Put yourself in the scene for a moment.

You are sitting in a crowd looking at Jesus who in the manner of a rabbi is seated most likely on a large rock. He’s not standing. He has just said (Matthew 5:11,12), his followers should be glad when they are persecuted because they will receive a reward in heaven. Then he says, You are the salt of the earth, but if salt has lost its taste, how shall its saltiness be restored?

At that point, wouldn’t you and I be thinking, “Yes, I get it, Jesus. I’m going to tell others about you in my own town even if I’m misunderstood.”

We would most likely be thinking that this little rebellion Jesus is working on, of which many small groups have been crushed by the Romans, will deliver us from the cruel domination of the Romans when Jesus is established as the new king. Then no mean solider will harass me on the street.

In those moments, could we possibly have a sense of the magnitude of what Jesus knows will happen?

No. We can’t see through the ages to understand Jesus’s teaching—the Gospel which is his sacrificial death for the forgiveness of sins and the restoration of the relationships between God and man—will spread throughout the whole world. The saltiness he’s referring to will reach every nation to develop a thirst for knowing God through Jesus. 

Jesus tells his listeners they are the salt of the earth which means they have an incredible purpose as God’s representatives. He is urging them to not lose their saltiness because his plans are greater than they can imagine, even if they are persecuted.

We know Jesus always purposefully crafts his words and his reference to salt is clear to his listeners.

There are three basic purposes of salt: thirst, preservation, and seasoning. Jesus teaches us to desire to:

  • create spiritual thirst in others
  • act as a preservative for godliness in culture
  • be attractive seasoning through our fruitful lives of peace, joy, and love

If we stop or diminish those influences by not representing Jesus rightly, Jesus says also in verse 13, our spiritual saltiness “is no longer good for anything except to be thrown out and trampled under people’s feet.”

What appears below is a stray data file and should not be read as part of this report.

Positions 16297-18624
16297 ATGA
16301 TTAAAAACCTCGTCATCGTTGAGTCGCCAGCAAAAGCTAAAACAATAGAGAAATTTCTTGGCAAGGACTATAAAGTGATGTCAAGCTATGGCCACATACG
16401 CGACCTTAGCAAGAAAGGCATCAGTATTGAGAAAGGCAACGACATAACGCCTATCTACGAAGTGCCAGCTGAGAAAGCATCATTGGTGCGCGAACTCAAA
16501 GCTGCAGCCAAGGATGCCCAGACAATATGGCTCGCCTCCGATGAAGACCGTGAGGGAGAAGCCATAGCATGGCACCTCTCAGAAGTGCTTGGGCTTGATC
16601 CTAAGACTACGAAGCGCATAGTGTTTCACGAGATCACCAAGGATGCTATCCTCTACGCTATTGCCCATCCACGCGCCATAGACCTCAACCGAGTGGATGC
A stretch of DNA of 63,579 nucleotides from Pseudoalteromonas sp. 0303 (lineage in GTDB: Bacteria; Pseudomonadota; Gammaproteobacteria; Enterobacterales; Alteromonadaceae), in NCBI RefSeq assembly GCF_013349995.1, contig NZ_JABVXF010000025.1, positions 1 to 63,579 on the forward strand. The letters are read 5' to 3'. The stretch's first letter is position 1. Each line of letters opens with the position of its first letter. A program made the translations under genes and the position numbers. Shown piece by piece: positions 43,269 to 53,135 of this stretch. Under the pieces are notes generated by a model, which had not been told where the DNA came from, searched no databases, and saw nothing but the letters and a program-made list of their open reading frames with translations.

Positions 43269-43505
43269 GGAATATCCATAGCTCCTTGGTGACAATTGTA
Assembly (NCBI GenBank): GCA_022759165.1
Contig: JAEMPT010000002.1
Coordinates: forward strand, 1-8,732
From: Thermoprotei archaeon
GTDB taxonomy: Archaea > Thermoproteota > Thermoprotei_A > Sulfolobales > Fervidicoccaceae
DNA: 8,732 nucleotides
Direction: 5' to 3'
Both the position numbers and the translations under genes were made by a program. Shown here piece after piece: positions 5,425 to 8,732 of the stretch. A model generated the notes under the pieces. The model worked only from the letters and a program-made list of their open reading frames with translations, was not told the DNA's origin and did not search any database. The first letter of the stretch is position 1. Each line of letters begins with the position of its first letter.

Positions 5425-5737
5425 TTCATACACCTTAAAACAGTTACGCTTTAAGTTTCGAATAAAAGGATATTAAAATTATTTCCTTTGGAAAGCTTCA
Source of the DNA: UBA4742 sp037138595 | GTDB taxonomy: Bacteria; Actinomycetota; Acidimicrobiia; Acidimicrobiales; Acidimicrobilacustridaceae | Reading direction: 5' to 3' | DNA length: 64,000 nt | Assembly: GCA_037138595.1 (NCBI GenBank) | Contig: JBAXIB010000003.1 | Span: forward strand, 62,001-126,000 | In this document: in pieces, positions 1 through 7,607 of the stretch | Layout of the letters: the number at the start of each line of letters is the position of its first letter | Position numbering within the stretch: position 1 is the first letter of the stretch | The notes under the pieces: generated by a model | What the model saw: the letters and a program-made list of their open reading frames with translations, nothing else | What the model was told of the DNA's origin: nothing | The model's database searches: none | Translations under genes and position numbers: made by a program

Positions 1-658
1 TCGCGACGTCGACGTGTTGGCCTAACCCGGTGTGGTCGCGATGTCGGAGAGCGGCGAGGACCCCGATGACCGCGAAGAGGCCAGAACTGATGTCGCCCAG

Commentators believe Jesus might be referring to how salt which was stored for holy purposes in the temple could become unfit. As a result, it was sprinkled upon the roadways and possibly the steps of the temple to protect the priests from slipping. Salt which could have a superior impact would basically became a kind of gravel. Jesus wanted his followers to know he had much higher purposes than them being walked on. 

The wonderful thing about being spiritual salt is that God is in charge of the result.

Even when we represent Him well, we can’t force anyone to become spiritually thirsty, or culture be preserved, or the fruit of the Holy Spirit within us to be attractive to others. God must work but He graciously and generously wants to use us to be a part of the process.

  • What does it mean to you that Jesus’s generosity is expressed through Jesus pointing to the impact a believer’s spiritual saltiness can mean?
  • Can you think of a time you obeyed God’s direction and it turned into something bigger than you would have expected?

Heavenly Father, I praise you for your generous work through me as I represent you, drawing others to you by your power for your glory. Guide me and empower me to obey you.